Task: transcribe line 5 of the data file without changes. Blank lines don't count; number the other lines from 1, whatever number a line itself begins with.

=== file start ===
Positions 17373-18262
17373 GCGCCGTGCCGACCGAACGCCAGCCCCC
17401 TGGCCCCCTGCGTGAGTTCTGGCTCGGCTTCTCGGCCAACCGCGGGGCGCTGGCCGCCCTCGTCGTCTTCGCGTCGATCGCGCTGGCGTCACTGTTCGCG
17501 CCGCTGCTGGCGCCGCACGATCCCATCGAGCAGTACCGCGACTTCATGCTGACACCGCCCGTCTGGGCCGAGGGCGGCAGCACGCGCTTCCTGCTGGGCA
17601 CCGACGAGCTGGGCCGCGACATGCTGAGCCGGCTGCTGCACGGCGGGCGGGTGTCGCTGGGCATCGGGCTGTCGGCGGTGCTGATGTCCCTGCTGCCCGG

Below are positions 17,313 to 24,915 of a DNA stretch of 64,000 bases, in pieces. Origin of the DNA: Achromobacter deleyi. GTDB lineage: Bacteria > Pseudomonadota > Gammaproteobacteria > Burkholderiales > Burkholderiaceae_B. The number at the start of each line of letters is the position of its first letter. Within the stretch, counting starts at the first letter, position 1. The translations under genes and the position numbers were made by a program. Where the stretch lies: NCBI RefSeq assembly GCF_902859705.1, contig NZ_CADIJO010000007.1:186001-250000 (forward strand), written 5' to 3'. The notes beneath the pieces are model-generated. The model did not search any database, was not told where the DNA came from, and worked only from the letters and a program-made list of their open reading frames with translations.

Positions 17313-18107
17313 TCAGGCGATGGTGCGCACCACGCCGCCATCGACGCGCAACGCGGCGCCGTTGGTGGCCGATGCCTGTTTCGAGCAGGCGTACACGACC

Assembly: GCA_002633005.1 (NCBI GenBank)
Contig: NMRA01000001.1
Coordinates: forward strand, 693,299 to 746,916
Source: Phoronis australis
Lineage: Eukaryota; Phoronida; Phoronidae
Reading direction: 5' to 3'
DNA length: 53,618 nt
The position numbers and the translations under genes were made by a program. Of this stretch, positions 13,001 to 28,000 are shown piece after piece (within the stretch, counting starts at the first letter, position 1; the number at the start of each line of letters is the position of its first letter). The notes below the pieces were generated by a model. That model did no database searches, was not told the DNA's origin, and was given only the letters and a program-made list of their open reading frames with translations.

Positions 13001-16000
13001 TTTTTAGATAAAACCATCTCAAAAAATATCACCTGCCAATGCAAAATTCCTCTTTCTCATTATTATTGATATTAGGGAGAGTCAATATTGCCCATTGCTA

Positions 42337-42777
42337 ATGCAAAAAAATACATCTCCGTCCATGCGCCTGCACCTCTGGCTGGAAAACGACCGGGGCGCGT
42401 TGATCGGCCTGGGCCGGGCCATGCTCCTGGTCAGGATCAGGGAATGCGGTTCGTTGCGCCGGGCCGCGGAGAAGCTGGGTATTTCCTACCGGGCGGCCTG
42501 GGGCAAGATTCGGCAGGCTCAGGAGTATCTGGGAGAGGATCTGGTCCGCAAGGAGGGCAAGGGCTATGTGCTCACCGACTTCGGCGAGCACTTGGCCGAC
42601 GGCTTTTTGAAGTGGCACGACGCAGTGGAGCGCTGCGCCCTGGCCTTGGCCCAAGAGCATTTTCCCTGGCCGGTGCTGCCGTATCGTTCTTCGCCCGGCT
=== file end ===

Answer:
17601 CCGACGAGCTGGGCCGCGACATGCTGAGCCGGCTGCTGCACGGCGGGCGGGTGTCGCTGGGCATCGGGCTGTCGGCGGTGCTGATGTCCCTGCTGCCCGG